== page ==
Film critic Roger Ebert has stated several times that "video games can never be art," most recently several months ago. The backlash in every case has been immense: the comment sections of Ebert's blog posts have become bloated to the point of unreadability, and gaming fans around the globe have elaborately deconstructed his argument. Is he right? I don't know, and building an articulate counterpoint isn't my intention.

But near the end of the article, Ebert asks an honest question: "Do [gamers] require validation?" Most do, I think, and they often point to a game's functionality—"I get to control this guy, see!" or "The graphics are so good!", and so on—as the primary reason a game is worth something. And honestly, that makes sense; people don't buy a game just to turn it on and not do anything, just like folks don't rent a movie just to leave it paused on one frame.

But where video games can excel—and raise good questions and conversation, at the very least—is in all the little things in between. Building a palpable ambiance, the subtle construction of narrative through context clues—creating and sustaining a shared atmosphere, in a way, is where I think video games are most remarkable, and where I suggest people interested in video games as something more than jittery escapism begin their study.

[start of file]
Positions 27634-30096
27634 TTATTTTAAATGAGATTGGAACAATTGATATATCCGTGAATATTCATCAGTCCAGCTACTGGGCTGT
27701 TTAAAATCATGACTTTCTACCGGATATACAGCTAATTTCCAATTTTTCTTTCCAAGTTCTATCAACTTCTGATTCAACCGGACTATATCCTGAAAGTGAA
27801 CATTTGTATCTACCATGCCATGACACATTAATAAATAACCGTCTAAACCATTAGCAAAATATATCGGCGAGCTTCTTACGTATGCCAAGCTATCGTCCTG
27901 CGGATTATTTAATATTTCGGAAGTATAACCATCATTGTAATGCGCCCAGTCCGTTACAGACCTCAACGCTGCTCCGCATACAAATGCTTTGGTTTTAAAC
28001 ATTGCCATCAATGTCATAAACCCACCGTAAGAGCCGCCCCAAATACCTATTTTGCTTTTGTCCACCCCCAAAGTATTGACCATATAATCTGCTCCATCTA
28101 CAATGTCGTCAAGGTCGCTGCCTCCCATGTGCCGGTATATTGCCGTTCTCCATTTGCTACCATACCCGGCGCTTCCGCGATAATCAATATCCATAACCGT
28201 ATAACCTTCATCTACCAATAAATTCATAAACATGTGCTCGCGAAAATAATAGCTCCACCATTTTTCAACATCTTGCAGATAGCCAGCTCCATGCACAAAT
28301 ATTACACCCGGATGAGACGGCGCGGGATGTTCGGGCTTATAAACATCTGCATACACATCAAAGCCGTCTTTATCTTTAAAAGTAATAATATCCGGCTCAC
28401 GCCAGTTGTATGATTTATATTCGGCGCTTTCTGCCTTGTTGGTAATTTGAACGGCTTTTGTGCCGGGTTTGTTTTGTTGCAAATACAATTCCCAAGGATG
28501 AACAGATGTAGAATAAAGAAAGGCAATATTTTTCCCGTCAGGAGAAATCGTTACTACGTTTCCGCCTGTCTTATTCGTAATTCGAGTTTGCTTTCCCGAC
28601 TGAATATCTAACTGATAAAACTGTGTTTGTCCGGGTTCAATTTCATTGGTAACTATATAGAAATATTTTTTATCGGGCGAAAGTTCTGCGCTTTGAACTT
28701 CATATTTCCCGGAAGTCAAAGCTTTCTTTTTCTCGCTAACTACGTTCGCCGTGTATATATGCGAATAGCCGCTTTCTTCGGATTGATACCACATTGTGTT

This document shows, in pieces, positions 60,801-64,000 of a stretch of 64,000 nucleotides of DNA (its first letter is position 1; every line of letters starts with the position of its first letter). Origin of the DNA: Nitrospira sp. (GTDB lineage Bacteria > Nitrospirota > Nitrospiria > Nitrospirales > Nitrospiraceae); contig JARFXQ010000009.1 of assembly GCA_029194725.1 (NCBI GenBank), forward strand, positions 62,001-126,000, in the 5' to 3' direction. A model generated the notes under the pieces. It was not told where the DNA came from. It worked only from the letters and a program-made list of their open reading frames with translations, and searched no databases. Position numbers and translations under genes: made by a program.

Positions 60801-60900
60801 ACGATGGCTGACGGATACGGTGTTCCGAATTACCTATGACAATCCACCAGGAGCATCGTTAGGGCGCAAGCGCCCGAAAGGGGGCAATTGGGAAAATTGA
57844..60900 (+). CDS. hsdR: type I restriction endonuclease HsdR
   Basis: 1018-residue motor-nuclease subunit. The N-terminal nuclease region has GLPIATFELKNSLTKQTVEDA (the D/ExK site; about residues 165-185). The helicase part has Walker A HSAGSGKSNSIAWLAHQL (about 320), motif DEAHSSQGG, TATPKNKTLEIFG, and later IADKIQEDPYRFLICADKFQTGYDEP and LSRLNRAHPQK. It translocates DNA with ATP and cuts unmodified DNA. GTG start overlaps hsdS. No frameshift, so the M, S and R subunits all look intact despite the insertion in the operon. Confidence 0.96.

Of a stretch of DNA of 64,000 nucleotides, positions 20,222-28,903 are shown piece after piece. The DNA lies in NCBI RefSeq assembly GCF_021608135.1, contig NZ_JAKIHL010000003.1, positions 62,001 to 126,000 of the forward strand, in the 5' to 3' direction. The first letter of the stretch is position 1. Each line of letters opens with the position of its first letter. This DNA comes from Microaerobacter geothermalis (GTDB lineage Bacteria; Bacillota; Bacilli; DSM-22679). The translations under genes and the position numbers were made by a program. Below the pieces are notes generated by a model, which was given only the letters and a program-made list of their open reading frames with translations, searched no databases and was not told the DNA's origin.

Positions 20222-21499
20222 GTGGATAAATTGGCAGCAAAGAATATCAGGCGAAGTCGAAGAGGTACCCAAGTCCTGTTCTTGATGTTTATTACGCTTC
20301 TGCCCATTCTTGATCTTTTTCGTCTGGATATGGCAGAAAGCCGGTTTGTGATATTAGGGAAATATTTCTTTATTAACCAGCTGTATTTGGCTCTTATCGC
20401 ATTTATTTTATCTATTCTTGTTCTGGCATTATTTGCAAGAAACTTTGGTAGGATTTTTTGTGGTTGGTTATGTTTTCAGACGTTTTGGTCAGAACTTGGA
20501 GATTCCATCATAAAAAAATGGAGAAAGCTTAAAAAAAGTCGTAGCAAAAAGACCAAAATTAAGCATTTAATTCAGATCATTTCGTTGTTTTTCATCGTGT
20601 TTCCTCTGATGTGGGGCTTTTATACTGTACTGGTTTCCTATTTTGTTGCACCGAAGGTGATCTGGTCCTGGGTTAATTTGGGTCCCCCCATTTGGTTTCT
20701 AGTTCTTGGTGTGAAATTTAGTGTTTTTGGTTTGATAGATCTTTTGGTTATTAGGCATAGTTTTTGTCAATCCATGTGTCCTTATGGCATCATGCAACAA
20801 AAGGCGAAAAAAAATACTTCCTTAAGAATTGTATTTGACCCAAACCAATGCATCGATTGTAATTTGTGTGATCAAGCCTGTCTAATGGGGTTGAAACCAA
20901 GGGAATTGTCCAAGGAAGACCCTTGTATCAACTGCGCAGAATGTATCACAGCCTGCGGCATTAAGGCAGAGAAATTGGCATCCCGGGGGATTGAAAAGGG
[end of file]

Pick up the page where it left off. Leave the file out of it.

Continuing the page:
Some games use their narrative to build and flesh out a well-developed history for their settings. Looking Glass Studios produced two titles in the late 1990s that did this quite well: System Shock 2 and Thief: the Dark Project. Both games are fairly geeky (science fiction horror for the former, Dickensian steampunk mystery for the latter), and are relatively linear in how they unfold. But, like S.T.A.L.K.E.R., the mood and atmosphere are persistent, and how the games' plots are revealed is a big part in this. System Shock 2 uses audio entries left aboard a ravaged spaceship to keep the game moving (with passcodes for doors and more), but it also introduces a tragic, increasingly creepy back story for the ship and its crew, one that unfolds as your character continues to listen to audio logs and journal entries as you make your escape. (The fantastic voice acting certainly helps, too.) For instance, your character keeps finding recordings that two young lovers leave for each other as they search the ship for one another. The first time I played the game, I was so concerned for their characters that I would mull it over long after I shut the game off. Thief also does something similar—Garrett, your protagonist, overhears lots of conversations and can page through notes and scrolls in the buildings he robs.